3

I'm struggling with some garbage collection / allocation concepts in Java. I'll use the example below to illustrate my misunderstanding.

I have an Android application where I'm collecting data from sensors and storing the values in an array that never exceeds N samples. Using Android Studio I am able to watch a live view of Free vs Allocated memory. As my app runs I can watch the allocated memory slowly increase (and the free memory decrease). When the free memory approaches 0, the system runs a garbage collect and I see the Allocated memory drop significantly. Sometimes when the free memory approaches 0 the system will both do a garbage collection which will increase my allocated memory but will also increase the memory overhead.

1) If the allocated memory drops to 'original levels' when a garbage collection is performed does that mean that I do not have a memory leak? It is my understanding that a memory leak would mean that a garbage collection wouldn't be able to free the allocated memory.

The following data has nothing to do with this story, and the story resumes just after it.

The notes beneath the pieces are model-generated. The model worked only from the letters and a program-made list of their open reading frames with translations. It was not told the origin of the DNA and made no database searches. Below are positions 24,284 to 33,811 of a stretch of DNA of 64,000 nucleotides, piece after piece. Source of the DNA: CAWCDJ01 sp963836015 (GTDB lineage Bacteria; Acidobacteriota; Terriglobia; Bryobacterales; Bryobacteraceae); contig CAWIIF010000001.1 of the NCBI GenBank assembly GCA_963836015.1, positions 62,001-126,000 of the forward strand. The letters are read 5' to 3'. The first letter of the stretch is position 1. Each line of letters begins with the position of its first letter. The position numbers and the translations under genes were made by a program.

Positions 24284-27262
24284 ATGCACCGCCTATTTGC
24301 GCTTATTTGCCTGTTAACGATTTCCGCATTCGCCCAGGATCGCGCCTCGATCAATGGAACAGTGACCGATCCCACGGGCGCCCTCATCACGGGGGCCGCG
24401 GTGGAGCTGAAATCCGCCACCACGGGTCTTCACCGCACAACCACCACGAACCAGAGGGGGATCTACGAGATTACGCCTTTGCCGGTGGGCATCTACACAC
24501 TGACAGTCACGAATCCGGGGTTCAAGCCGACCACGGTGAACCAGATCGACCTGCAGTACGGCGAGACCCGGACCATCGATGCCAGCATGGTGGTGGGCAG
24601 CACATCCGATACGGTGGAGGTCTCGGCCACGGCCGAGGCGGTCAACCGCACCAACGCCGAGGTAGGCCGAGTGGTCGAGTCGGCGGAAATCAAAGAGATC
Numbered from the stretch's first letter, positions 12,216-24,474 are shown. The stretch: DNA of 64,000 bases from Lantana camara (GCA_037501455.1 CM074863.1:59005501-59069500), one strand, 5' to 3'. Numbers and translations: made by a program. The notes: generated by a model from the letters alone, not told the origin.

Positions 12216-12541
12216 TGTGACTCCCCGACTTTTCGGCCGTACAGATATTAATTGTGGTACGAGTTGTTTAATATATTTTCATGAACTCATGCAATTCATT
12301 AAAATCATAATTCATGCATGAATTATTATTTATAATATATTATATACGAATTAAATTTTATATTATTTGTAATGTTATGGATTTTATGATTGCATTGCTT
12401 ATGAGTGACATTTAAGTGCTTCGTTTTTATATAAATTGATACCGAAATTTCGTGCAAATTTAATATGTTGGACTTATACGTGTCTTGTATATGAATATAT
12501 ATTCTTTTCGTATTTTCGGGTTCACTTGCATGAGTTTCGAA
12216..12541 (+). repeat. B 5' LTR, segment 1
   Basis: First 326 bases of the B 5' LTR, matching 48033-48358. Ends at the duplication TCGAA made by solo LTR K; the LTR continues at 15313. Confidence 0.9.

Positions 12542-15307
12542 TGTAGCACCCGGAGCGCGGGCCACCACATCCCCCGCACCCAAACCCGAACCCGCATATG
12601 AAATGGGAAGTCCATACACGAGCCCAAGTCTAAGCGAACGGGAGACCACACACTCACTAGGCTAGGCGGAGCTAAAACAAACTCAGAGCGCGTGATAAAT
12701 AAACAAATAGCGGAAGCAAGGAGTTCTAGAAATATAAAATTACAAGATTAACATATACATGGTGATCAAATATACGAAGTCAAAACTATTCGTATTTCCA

2) Does the fact that allocated memory continues to increase even though the array size is limited to N samples indicate that I'm doing unnecessary allocation in my application? Once the array hits N samples I do an array.remove(0) prior to doing an array.add(). I would think that once N samples were in the array the allocated memory would not continue to increase.

3
  1. You're correct.
  2. No. Every time you create a new sample, you need memory, and memory is thus allocated. Then you remove an old sample that used memory. This memory is not reclaimed immediately. It's only reclaimed when the garbage collection decides to run. That's when you see the allocated memory decrease.

Your Answer

By clicking “Post Your Answer”, you agree to our terms of service, privacy policy and cookie policy

Not the answer you're looking for? Browse other questions tagged or ask your own question.